I have talked before on a few occasions about how I think Government 2.0 will be a defining theme in our business over the next few years. It’s an inevitable change because the 2nd wave of the Web (notably social media, true collaboration, societal acceptance of user generated content, etc.) has taken hold. The Web is no longer new… it’s discoveries no longer novel… and now it is time to take advantage of the technologies to earn greater efficiency for the public at large.
If you are a government official with the authority and budget to get going on the Web, where do you get started? Everyone and their grandmother are social media/Web 2.0 experts, yet you need to make a good decision.
I’ll leave it up to the reader to determine if we’re expert or not, but I thought I’d nonetheless share a few random thoughts and tips about finding the right person or company to help with your needs. In no particular order:
1) Today, in February 2009, there are few if any Government 2.0 experts. There simply haven’t been enough contracts available for anyone to legitimately think of themselves as expert. And no, running one tactic of Barack Obama’s viral marketing campaign doesn’t make someone an expert either. Sorry. Which leads me to my second point…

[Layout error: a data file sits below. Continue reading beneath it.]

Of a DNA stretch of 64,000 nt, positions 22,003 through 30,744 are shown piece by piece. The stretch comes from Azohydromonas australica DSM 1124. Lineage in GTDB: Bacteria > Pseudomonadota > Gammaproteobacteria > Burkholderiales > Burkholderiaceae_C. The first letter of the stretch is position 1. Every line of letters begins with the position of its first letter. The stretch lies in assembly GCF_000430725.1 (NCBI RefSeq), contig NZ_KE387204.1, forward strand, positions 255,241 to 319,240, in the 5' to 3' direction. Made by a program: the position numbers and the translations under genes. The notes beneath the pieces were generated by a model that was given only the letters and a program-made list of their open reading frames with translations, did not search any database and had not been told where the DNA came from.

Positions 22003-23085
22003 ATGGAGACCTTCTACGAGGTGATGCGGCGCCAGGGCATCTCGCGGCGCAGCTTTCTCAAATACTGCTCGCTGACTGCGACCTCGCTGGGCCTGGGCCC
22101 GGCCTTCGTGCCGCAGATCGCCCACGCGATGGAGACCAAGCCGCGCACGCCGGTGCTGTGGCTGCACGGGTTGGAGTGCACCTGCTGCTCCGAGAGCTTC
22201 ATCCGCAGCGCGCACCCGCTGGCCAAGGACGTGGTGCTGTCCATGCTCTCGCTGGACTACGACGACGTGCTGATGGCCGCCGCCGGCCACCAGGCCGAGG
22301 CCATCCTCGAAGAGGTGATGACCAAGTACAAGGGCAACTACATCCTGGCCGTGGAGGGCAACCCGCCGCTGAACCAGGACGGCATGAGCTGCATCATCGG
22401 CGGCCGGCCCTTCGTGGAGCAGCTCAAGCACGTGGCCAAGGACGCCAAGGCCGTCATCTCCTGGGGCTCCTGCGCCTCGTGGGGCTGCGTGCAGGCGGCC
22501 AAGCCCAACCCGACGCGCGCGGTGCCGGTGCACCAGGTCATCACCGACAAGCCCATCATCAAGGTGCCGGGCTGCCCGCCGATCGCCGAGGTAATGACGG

2) Most successes with Web 2.0 and social media have been done in the private sector. This is what you want. Find someone who has solved a problem for a major company or three. Government, complicated as it is, can be learned. You will have a hard time (especially in 2009) finding companies or people with Government 2.0 experience. If you make that a requirement, you are not likely to find the most talented person or company you can.
3) Folks who didn’t do anything with the social Web before 2000 aren’t forward thinking enough for you. Same goes for LinkedIn users after 2003 and Facebook users after 2005. Government agencies who shell out good taxpayer money should have the benefit of people who can see long term trends and dive right in.
4) Don’t get a strategist. Get someone who can both think through your problems efficiently and implement strategy.
5) Training is important. Once setup, a lot of Web 2.0 projects can run on autopilot if someone on staff wants to monitor success and failure. Hold consultants to a high standard that includes training and an exit plan. You don’t want to pay a consultant ad infinitum, and you shouldn’t if you’ve hired the right person or company.
6) Accept the possibility of a few failures along the way. Flexibility is key to ultimately getting the efficiencies, cost savings, and customer satisfaction improvements you seek. Don’t freak out if the going is rough early.
7) You will probably get what you pay for. So beware of the overeager who you aren’t paying very well.